Edmonds: We're absolutely appealing that. We've already filed our notice of appeal. We brought that suit in July 2002 and the judge did not hold any hearings, no oral arguments, no discovery. And then, in a hasty manner in June 2004, he dismissed it based on the state secrets privilege the government asserted. The reason it was hasty was that the victims of 9/11 family members have an attorney who wanted to subpoena me as a key witness. The judge had to rule quickly so that they wouldn't subpoena my deposition.
We are appealing that, and we believe ultimately it's going to wind up in front of the Supreme Court.
CP: Has your attorney given you any indication of how long this battle may go on?
Edmonds: Well, July 2002 we filed it, and it took this judge--with no hearings, no activity--two years to rule against it. Now, with the appeals court, it should be faster than that. However, as we know, the government tries all sorts of ways to stall this whole thing, by asking for extensions, etc. However, considering these latest developments, and more developments that are going to occur this month, in October, I believe they are going to have a hard time dragging out this appeal thing. Either they have to rule against it or actually overturn this judge's decision. So I'm optimistic with this new lawsuit and the appeal process.
CP: Are you at liberty to discuss any of the other news that will be breaking in October?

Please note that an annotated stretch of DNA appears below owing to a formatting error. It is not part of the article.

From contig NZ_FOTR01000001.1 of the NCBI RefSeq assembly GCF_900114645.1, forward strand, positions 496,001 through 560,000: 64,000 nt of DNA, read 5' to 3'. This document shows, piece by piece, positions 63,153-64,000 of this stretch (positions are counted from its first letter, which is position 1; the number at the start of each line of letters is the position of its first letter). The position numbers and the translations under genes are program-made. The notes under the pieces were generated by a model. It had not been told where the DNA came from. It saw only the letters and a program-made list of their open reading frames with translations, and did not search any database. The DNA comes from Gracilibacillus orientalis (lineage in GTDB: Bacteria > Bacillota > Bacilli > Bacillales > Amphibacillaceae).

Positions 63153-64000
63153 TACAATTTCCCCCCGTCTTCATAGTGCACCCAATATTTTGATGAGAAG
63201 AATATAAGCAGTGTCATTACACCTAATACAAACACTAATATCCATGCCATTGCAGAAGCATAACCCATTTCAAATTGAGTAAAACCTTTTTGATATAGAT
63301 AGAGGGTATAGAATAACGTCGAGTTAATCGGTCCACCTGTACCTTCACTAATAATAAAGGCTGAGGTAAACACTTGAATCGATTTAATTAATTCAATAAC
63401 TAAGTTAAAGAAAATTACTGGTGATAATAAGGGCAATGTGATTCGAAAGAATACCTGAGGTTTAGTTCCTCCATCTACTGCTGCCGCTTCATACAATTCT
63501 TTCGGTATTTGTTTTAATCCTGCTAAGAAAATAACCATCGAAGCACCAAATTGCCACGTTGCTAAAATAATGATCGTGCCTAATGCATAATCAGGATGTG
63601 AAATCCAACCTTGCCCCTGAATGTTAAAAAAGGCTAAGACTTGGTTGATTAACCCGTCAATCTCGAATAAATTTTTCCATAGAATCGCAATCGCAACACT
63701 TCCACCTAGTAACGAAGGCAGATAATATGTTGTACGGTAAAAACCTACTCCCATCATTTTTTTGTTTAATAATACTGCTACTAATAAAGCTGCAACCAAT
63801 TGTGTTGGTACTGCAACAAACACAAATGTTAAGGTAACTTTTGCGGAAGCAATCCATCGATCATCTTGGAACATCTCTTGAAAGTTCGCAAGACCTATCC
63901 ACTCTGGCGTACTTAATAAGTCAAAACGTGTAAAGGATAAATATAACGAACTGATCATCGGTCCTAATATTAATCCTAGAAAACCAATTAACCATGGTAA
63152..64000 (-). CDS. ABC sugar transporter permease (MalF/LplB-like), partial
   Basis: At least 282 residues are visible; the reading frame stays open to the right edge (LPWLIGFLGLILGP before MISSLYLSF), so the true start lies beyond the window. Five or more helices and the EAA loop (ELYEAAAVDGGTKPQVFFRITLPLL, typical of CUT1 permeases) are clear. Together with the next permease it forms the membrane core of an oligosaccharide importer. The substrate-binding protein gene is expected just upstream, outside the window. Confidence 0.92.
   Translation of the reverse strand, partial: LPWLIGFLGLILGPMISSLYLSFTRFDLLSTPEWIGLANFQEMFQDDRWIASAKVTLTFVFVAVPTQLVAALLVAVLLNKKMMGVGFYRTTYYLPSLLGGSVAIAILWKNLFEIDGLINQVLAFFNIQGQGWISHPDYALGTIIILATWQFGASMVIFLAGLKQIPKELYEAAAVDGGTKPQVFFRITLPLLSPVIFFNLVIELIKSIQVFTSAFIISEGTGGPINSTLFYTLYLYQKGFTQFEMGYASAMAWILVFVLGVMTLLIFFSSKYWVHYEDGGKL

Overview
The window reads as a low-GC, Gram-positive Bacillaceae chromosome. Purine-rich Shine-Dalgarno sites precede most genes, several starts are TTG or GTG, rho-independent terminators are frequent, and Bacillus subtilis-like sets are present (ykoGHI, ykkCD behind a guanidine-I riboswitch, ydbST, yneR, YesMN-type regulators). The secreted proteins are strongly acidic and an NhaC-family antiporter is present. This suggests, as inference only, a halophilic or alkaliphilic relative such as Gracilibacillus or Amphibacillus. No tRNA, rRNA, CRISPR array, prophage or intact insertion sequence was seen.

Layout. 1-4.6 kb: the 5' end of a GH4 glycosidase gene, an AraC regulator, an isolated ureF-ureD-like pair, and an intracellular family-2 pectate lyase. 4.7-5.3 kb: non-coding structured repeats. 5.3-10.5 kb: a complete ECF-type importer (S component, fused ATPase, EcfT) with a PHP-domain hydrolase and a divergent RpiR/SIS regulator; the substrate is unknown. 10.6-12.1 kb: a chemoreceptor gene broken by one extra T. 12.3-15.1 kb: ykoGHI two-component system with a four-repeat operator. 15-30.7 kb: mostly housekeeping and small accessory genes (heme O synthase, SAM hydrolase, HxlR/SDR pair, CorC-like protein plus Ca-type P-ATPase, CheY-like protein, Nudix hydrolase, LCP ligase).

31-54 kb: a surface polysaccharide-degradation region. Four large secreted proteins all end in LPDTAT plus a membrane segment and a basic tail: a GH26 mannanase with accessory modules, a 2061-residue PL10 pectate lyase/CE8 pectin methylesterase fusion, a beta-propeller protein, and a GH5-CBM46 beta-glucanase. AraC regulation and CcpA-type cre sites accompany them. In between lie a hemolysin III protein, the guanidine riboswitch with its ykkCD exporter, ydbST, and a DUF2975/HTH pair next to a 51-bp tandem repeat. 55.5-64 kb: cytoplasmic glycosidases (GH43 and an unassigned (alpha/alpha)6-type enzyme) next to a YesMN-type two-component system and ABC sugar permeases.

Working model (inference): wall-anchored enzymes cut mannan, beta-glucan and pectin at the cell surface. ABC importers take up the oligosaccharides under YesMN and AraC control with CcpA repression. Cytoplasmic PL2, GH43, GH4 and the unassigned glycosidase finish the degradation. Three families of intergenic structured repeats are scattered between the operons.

Edmonds: No, but many pieces of the various information has been out. However, the dots to this date have not been really connected. That is, the issues I reported to the Inspector General's office in the Department of Justice, and also to the 9/11 Commission and to Congress, can be classified in three different categories. One had to do with intentional blocking of translations by certain translators for various reasons. The other had to do with just pure incompetence. Certain translators were hired through back doors, even though these individuals failed proficiency exams or background security checks. And the third, most important issue had to do with [the fact] that the state secrets privilege was invoked not to protect state secrets, but invoked--and this hopefully will be out before this election--to cover up some other issues that had nothing to do with national security or state secrets, but [with] intentional action, some of them criminal actions, by certain authorities here in the United States.